[2] I.A.W. Tan, B.H. Hameed, A.L. Ahmad, “Equilibrium and kinetic studies on basic dye adsorption by oil palm fibre activated carbon”, Chem. Eng. Journal,127, (2007), 111–119.

[3]P. Shyam Sundar, N. Karthikeyan and K.H Prabhu, “Wastewater treatment methods for textile mills”,ATA. Journal for Asia on Textile & Apparel, 42, ( 2007), 216-234.

[4] P. Manoj Kumar Reddy, Sk. Mahammadunnisa, B. Ramaraju, B. Sreedhar & Ch. Subrahmanyam, “Low-cost adsorbents from bio-waste for the removal of dyes from aqueous solution”, Environmental Science Pollution Research, 20, (2012), 4111-4124.

[5] M.K. Purkait, A. Maiti, S. DasGupta, S. De, “Removal of congo red using activated carbon and its regeneration”, J. Hazard. Material, 145, (2007), 287–295.

[6] YS  Ho, G McKay, “Sorption of dye from aqueous solution by peat”, Chem Eng Journal, 70, (1998), 115-124.

[7] A. Gurses, S. Karaca, C. Dogar, R. Bayrak, M. Acikyildiz, M. Yalcin, “Determination of adsorptive properties of clay/water system: methylene blue sorption”, J. Colloid Interf. Science, 269, (2004), 310–314.

[8] YS  Vinod , TS Anirudhan, “Adsorption behaviour of basic dyes on the humic acid immobilized pillared clay”, Water Air Soil Pollution, 150, (2003), 193-217.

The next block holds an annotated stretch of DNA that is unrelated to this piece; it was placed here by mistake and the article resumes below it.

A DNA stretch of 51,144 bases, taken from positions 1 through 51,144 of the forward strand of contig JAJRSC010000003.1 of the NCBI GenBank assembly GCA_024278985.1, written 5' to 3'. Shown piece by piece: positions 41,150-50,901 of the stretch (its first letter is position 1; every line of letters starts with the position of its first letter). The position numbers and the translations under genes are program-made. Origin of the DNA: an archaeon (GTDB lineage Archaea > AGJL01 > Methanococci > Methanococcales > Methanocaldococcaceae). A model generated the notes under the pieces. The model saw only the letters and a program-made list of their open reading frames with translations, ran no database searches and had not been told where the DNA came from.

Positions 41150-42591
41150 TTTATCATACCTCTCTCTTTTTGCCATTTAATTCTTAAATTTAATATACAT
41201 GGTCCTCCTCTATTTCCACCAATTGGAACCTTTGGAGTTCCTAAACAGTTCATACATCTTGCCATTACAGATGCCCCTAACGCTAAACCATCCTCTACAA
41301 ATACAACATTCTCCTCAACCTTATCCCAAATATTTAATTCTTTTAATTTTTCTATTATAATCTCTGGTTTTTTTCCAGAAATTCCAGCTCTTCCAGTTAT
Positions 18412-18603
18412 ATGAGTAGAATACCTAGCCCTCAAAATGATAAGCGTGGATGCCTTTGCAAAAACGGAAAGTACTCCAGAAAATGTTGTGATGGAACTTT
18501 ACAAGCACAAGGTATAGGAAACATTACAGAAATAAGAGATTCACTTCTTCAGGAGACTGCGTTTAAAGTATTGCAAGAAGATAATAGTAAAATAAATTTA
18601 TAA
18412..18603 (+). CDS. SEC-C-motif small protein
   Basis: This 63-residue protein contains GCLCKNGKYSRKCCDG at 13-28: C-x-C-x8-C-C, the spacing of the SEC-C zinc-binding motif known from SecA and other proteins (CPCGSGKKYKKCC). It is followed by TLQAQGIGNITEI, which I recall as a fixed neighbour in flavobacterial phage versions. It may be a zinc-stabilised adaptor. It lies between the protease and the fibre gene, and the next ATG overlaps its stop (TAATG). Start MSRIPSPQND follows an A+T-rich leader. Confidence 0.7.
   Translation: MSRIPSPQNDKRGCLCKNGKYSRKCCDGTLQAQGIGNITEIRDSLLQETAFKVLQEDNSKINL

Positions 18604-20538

[9]M. A. Rahman, M. T. Islam, M. Nurnabi, and P. Bala, “Kinetics and Equilibrium Studies of Sorption of Remazol G Yellow RGB (An Anionic Reactive Dye) Onto Acid Activated Vegetable Kitchen Waste”, International Journal of Environmental Pollution Control and Management,5 (2013), 72-84.

[10] S. Lagergren, “Zur theorie der sogenannten adsorption geloster stoffe”, Kungliga Svenska  Vetenskapsakademiens. Handlingar, 24, (1898), 1-39.

[11] M.A. Rauf, S.B. Bukallah, F.A.  Hamour and A.S. Nasir, “Adsorption of dyes from aqueous solutions onto sand and their kinetic behavior”, Chemical Engineering Journal, 137, (2008), 238–243.

[12]Y.S. Ho, G. McKay, “Pseudo second order model for sorption processes”, Process Biochemical, 34, (1999), 451–465.

[13]I. Langmuir. “The sorption of gases on plane surfaces of glass,mica and platinum”. Journal of the American Chemical Society, 40 (1918), 1361-1403.

[14]H. Freundlich, “Über die sorption in Lösungen”, Journal of Physical Chemistry, 57, (1906), 385-470 .

[15] M.J. Temkin, V. Pyzher, “Recent modifications to Langmuir isotherms”. Acta Phsysiochem., 12, (1940), 217–222.

[16] R. Sivaraj, C. Namasivayam, K. Kadirvelu. “Orange peel as an sorbent in the removal of Acid violet 17 (acid dye) from aqueous solutions”, Waste Management, 21, (2001), 105-110.

[17]M. Nurnabi, M.F. Karim, A.H. Khan, P. Bala. “Removal of Luganil Green N anionic dye from tannery waste water by low cost sorbent”. Dhaka University Journal of Science, 56, (2008), 103 – 106.